I realized yesterday that it had been six years since I had done a half ironman and not hated my life for 4+ hours. And finished vowing never to do such a “short” race again. So signing up for one that would fall just 6 days after an ironman was probably a recipe for disaster. While I have done some of my best ironmans a week after another one, believe me, I need every last hour of that week in between races; on day six I usually still feel like crap, and it’s the seventh day when things finally start to come around.
Pre-race interview with Welchie
Honu 70.3 was to fall on day 6 after Ironman Brasil and, obviously, required a trip halfway around the world to get here. I can only explain my decision to partake in this event by acknowledging the obvious: I am a glutton for punishment. And having just raced two ironmans in three weeks, the timing was perfect for a mid-season break at the Mauna Lani Bay Hotel & Bungalows, which is situated in the midst of the Honu 70.3 action.
What had all the makings of a really dumb decision actually resulted in a day that was both more fun and less disastrous than I had anticipated. I had two goals for this race: come out of the water first, and not finish last.
Photo credit: www.swimbikerunvideos.com
I managed to accomplish both. The swim in the aquarium of Hapuna Bay was one of many highlights of this awesome event. I love a warm ocean swim with no wetsuits needed; my new TYR Torque was so comfortable, and I felt right at home out there in that beautiful water. What a treat. We had our own pro start 3 minutes ahead of the masses, so it was quite friendly and uneventful. By the first turn buoy, which I think was 1/3 of the way through the swim, I was pretty sure that I was clear of the rest of the women; I looked up to see the group of the big boys not far ahead, and thought I might be able to bridge the gap.
“Okay, time for a surge . . . Head down, let’s go!” Aaaand then . . . nothing. Nope. No change of pace there.
Photo credit: www.ironmanlive.com
And that was pretty much how my whole day went: I felt strong and steady, but I wasn’t fast and didn’t have any gears. The race was an absolute blast, though, and I smiled my way through the whole thing knowing that everything could be so much worse.
My body didn’t feel amazing, but it didn’t feel terrible, in spite of setting myself up for just that.
The wind was gnarly, but it was not nearly as scary as at Leadman a couple months ago. It was not as strong; we could predict when the gusts would hit, and when they did, at least the roads were closed so we didn’t risk getting blown into a truck or something!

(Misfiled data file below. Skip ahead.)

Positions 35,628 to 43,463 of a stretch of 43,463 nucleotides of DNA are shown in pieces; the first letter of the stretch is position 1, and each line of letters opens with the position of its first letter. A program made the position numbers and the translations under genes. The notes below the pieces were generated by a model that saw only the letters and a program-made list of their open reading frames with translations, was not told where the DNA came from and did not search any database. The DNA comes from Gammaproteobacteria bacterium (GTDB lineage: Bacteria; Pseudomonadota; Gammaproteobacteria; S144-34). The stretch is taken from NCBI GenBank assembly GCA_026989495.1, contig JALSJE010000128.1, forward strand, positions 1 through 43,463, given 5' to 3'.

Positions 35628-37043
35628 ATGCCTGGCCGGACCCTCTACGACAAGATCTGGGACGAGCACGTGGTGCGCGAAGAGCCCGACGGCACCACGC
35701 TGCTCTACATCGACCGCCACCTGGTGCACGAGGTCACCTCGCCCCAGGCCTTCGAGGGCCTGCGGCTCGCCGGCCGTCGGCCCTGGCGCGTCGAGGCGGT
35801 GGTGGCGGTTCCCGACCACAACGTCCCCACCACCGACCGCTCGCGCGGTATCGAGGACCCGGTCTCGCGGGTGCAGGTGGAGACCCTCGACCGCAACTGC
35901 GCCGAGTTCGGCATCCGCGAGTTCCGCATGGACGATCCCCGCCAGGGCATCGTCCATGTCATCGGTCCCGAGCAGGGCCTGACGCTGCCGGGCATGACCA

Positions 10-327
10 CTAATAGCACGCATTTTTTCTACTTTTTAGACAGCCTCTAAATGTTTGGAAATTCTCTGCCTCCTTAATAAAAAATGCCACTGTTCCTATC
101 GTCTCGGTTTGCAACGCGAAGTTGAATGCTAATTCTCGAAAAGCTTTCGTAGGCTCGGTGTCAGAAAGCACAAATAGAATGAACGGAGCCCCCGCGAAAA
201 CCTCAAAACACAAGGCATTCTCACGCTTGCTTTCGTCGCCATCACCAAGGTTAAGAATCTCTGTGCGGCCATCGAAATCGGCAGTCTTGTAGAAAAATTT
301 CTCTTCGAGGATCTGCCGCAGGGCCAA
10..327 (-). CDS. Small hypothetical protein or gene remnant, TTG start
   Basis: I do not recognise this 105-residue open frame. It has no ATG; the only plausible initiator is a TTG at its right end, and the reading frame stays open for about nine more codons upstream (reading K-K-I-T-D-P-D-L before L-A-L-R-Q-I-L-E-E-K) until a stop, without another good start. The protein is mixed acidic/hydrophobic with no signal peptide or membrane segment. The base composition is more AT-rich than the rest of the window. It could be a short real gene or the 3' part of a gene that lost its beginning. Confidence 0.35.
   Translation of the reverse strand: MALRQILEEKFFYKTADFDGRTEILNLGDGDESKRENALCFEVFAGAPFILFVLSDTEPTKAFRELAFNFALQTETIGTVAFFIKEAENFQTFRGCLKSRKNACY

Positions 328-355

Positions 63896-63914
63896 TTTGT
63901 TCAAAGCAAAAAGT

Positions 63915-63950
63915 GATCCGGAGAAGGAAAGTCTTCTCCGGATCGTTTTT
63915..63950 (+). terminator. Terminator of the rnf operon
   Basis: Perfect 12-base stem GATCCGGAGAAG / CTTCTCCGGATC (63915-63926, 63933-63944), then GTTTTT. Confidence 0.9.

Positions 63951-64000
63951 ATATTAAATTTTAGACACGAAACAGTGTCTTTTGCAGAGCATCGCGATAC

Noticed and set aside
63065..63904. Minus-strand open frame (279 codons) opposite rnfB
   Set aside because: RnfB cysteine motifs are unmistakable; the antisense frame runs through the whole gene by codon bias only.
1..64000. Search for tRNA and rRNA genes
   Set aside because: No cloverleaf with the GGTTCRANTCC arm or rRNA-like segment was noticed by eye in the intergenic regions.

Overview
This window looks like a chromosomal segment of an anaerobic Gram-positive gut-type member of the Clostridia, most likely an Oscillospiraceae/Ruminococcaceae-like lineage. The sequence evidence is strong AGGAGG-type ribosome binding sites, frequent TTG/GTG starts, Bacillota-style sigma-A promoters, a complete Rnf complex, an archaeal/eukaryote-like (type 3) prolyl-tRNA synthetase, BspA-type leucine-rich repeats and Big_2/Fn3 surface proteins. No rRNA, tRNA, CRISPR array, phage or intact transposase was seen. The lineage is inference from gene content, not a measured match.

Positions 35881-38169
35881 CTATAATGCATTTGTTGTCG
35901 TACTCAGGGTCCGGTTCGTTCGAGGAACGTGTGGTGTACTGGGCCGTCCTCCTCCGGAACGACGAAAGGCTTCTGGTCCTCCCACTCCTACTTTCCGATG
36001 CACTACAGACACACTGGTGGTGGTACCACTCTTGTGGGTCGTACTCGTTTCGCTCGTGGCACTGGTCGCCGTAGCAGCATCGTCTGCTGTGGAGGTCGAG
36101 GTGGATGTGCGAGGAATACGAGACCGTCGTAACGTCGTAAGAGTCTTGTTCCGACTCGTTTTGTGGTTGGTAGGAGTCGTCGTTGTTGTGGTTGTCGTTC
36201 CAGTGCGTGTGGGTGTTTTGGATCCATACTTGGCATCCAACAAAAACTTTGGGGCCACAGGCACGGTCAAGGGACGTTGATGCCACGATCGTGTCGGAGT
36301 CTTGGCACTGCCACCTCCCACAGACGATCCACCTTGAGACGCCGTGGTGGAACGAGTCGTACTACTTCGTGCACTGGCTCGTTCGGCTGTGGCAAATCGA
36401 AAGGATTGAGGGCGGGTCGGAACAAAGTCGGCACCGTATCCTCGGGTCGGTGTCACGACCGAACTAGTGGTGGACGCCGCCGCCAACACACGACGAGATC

At times, the wind on the run created the effect of running into a wall, but at least it wasn’t blowing me backwards like it did at Leadman, and my legs had some feeling and strength in them.
As I have explained here before, I believe that crossing the finish line even in our “worst” or slowest races is a valuable exercise, and it took me ‘til yesterday to figure out why I put myself through Leadman when I couldn’t really even run. Yesterday morning in transition when we were nearly getting blown away at 6AM (which meant that 9AM on the bike would likely be far more crazy), the value of that experience in Vegas became very clear to me. The wind did not really scare me, and indeed I was able to make up time on stronger cyclists descending from Hawi with the wind because I could stay in my bars and ride it out. Also, having suffered through a race that was horrific from start to finish comes in handy when the odds are stacked against me—it gave me a recent experience to draw upon that reminded me that it’s all relative: it could be worse.
Hey, this is really not too bad.
Now back to my goals for the day: I ended up in 8th place after coming out of the water about 1:40 ahead of the next woman. Added bonus: I had a lot of fun . . . at a half ironman! Go figure.
I may just do another one someday. And it will probably be here on the Big Island.
GCM and I with our friends Gary and Tina post-race
Yep this one’s all about the afterparty: celebrating Beth’s podium & first professional paycheck, and with my athlete Julie who crushed it straight off of a week of Epic Camp here on the island.
Thanks so much to all of my fantastic sponsors for making this most recent racing binge possible: PowerBar, TYR, Recovery Pump, Rudy Project, Zipp, ISM, Vega, FSA, CycleOps, and the Mauna Lani Bay Hotel & Bungalows.
I don’t usually carry finisher’s medals around with me; I just didn’t really have time to unpack between trips!